It is not only the actual products that are being copied though, there is a growing number of cases of falsified documentation. "We have seen examples of companies copying our pump curves directly, transposing them straight onto their own so-called documentation," reports Lochte. "This is illegal as it means that the customer will not get what he is paying for. He will in fact get something less as the actual performance curve of the copy pump cannot be exactly the same as the original [product]."
This is also the greatest problem in the valves market reports Eric Gre, sales manager, TC Gulf: "We are facing this problem in Qatar where the specification [documents] have a lot of contradictions. In valves it is not counterfeiting that is the big problem, it exists for sure, but it is the certification of products [that is worse].
"Here we don't have somebody coming in with different version of our name, they're saying here's a valve with my name on it, but they are not saying where it was manufactured or the country of origin. Some UK-based companies for example are are giving the certification on their UK letterhead, but in fact they were made in China," he states.
"The consequences is we don't have the quality of UK or USA [products]. They make improvements but you can never match the quality of the materials for example," he warns.
So what problems will occur when using such copycat products? "You have to do more shutdowns," states Khlat. "With gaskets or rubber seals firms may get away with using for a short time, but they will fail quicker," he adds.
"If the contractor gives a one-year warranty and the valve is only used once, they don't know there is any problem during the warranty period. Here in the region as soon as a system is running it's very rare to switch it off; it's 24-hour operation," explains Gre. "It's only when there is a maintenance problem and they need a tight shut-off that they will have a problem as the valve will not close. So if you don't do any maintenance for two years and the warranty was for one year then [as a client] you are in trouble," he warns.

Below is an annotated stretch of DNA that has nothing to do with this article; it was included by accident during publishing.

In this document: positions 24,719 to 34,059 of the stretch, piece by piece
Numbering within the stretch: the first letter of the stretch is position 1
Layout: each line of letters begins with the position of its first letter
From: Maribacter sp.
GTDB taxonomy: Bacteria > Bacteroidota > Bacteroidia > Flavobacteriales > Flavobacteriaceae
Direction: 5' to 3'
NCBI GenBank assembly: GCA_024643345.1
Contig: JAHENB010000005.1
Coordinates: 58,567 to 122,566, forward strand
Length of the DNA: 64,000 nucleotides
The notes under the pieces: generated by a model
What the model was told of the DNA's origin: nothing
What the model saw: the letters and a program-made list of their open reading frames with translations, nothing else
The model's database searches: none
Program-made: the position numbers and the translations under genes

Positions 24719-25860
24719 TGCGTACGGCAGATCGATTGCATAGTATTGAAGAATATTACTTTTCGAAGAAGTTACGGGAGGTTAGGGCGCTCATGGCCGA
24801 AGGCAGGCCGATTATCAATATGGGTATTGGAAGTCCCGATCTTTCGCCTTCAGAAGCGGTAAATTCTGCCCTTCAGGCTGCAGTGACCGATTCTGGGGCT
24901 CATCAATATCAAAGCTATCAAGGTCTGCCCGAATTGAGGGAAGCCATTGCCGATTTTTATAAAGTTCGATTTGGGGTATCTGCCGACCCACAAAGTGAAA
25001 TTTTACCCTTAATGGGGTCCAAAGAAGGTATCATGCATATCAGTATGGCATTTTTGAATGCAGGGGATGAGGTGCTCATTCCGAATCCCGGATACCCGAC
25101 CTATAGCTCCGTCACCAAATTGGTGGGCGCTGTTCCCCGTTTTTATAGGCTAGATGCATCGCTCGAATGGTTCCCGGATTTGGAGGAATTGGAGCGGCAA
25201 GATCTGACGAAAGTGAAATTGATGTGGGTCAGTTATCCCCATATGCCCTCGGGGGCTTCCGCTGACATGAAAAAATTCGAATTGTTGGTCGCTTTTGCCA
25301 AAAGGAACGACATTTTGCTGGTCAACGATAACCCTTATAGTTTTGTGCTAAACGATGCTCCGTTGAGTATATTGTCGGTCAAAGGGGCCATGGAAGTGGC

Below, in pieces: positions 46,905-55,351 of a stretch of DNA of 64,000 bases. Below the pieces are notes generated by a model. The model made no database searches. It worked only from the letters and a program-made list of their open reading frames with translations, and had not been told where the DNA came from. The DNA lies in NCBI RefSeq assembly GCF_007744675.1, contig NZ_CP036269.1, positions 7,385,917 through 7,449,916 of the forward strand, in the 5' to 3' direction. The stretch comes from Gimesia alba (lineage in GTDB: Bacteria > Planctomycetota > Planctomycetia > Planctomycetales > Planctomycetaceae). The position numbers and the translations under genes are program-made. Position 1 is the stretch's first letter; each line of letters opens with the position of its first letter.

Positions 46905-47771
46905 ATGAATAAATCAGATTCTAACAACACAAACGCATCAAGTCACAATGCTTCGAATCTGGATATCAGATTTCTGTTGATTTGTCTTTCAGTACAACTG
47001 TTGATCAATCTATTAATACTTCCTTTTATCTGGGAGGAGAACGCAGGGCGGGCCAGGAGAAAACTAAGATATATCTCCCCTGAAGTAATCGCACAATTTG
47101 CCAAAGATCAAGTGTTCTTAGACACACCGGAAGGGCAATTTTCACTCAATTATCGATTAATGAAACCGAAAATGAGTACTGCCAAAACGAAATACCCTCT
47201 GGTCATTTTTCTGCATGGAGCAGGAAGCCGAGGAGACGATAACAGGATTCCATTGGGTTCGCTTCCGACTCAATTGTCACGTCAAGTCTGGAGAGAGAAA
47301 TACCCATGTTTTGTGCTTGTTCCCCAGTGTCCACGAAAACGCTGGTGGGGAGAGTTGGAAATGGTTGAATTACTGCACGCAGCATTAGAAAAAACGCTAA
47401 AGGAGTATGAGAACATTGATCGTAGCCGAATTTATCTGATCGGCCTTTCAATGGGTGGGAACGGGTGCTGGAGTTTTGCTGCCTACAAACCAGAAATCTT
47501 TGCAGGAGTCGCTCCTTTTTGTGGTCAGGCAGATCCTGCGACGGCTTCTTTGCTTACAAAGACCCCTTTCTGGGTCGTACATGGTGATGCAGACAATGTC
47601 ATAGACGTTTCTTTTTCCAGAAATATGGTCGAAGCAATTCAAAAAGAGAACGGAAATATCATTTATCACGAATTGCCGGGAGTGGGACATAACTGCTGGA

"The real cost only starts after the pump is installed," Lochte warns. "It is only then that the customer finds out what high efficiency means when he has to pay the energy bill. The customer will also find out that the pumping performance is lower than promised because the documentation is most often fake."
The market is fighting back, backed by government and independent organisations. "There have been big changes in the UAE. The intellectual property laws were revised in 2002 and the Intellectual Property Rights Unit for Dubai Customs was set up in 2005," states Hardcastle. "A Consumer Protection Law was issued in August 2006 and became law at the end of November, so is being implemented now," adds Hardcastle.
The BPG is a non-profit organisation that was set up to tackle the illicit replication of genuine goods and help enforce intellectual property rights. The Group set up a branch in Dubai to cover the GCC and Yemen in May 2006. It is doing a study on the economic impact of the counterfeiting trade in the UAE, following similar moves from other groups in the region. This is expected to be produced in the first quarter of 2007.
Penalties exist across the entire region to counter the trade in counterfeit goods and those who sell products with imitated trademarks face fines or imprisonment. Using lower quality copycat goods can also lead to penalties: "If contractors use fakes it is possible that they could be prosecuted," states Hardcastle. "Common sense prevails - if a contractor has put a counterfeit product in a premises and as a result of this [someone has been hurt] the police are likely to take a pretty dim view of that contractor," he explains.